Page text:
Oh my Friend,
“These are the times that try men’s souls”. Thomas Paine, in the midst of the American Revolution, wrote these historic words on December 23, 1776. Today these United States are in deep, deep trouble. Our soul as a nation is being tried in ways we have not seen in decades.
I am sure you have been keeping up with the news out of the Ferguson, MO area regarding the shooting of a young black man by a white police officer a week ago. The young man unfortunately died. However, before all the facts could become known, the media, the President, the DOJ and many more on the liberal left jumped in with their own conclusions to fit their political narrative. Many of those conclusions are turning out to be false now that more “truth” about the events is being released. No surprise there.
But what really gets to me is how the people that live in that community have responded since the events took place. I have no problem with people exercising their constitutional right to assemble and peacefully protest. In fact, I would fight to protect that right as a citizen of this nation even when I disagree with the position of those protesting. However, where in ALL of this mess, is there any legitimate justification for the rioting, looting, destruction of innocent people’s business’s and jobs, and violence towards the police, that has gone on for the last week? Have we truly become such an uncivilized, undisciplined people? Those who are taking these actions appear to really not understand that any legitimate grievance or wrong that may actually exist in this situation is being buried under their ignorant and mob-like behavior.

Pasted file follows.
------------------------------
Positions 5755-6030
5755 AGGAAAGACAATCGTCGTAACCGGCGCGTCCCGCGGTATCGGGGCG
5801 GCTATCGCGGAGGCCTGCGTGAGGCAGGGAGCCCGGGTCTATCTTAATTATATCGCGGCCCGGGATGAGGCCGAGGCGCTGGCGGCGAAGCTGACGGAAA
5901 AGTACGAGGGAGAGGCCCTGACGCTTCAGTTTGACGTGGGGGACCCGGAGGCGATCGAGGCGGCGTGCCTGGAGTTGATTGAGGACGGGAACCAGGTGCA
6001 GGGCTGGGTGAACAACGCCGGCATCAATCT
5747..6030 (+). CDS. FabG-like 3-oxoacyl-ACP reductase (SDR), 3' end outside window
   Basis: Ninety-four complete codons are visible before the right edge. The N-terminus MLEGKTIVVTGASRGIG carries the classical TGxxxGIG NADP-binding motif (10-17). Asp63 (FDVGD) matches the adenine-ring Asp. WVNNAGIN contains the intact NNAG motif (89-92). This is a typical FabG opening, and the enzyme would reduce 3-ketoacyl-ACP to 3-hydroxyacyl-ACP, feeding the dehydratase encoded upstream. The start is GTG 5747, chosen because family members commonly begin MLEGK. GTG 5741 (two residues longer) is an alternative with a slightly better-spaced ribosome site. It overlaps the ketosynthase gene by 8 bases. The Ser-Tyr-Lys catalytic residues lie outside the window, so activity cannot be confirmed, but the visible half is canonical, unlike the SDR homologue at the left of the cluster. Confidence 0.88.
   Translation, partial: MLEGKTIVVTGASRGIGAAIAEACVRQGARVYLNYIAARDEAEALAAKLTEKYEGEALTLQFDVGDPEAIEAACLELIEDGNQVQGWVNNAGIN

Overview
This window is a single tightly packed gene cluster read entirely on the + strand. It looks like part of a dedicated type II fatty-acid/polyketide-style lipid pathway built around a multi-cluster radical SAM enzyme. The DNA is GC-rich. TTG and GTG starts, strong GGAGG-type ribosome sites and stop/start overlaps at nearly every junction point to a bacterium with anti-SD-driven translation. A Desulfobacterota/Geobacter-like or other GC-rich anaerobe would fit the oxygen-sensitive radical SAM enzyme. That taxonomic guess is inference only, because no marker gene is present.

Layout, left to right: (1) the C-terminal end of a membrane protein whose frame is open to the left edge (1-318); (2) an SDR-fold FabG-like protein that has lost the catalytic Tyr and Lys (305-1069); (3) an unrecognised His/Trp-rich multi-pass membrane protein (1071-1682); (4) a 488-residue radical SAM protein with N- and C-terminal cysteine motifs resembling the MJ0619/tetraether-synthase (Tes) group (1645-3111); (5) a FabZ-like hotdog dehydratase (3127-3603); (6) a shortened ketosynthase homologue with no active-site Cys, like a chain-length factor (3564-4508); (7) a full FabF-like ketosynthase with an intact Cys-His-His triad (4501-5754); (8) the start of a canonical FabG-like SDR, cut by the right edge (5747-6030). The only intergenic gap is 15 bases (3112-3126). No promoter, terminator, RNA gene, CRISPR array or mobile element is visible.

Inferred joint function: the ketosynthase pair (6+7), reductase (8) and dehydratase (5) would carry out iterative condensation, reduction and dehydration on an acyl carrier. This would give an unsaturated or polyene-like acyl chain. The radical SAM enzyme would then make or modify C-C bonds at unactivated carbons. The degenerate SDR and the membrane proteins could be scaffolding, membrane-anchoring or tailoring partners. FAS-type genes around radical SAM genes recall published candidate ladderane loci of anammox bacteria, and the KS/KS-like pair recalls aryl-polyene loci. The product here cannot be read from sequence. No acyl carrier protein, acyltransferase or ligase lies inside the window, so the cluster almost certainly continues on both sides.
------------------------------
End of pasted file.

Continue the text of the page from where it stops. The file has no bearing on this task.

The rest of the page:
Remember the movie “Mississippi Burning”? If you have not seen it, while not always easy to watch, I recommend you take the time to view it. (Warning – the language is pretty rough.) The story line is essentially that two FBI agents are investigating the murder of civil rights workers during the 60s and are attempting to breach the conspiracy of silence in a small Southern town where segregation divides black and white. The younger FBI agent Ward, played by Willem Dafoe, trained in FBI school and a Northerner, runs up against the small town ways of his former Sheriff partner (played by Gene Hackman). Well, back to what I want to illustrate. At some point in the movie, the bewildered younger FBI agent Ward turns to his partner and asks “What’s wrong with these people?” He truly doesn’t understand the mindset of the people in the community.
Well, today, my only response to the Ferguson, MO events is the very same question: “What’s wrong with these people?”
Grace and peace.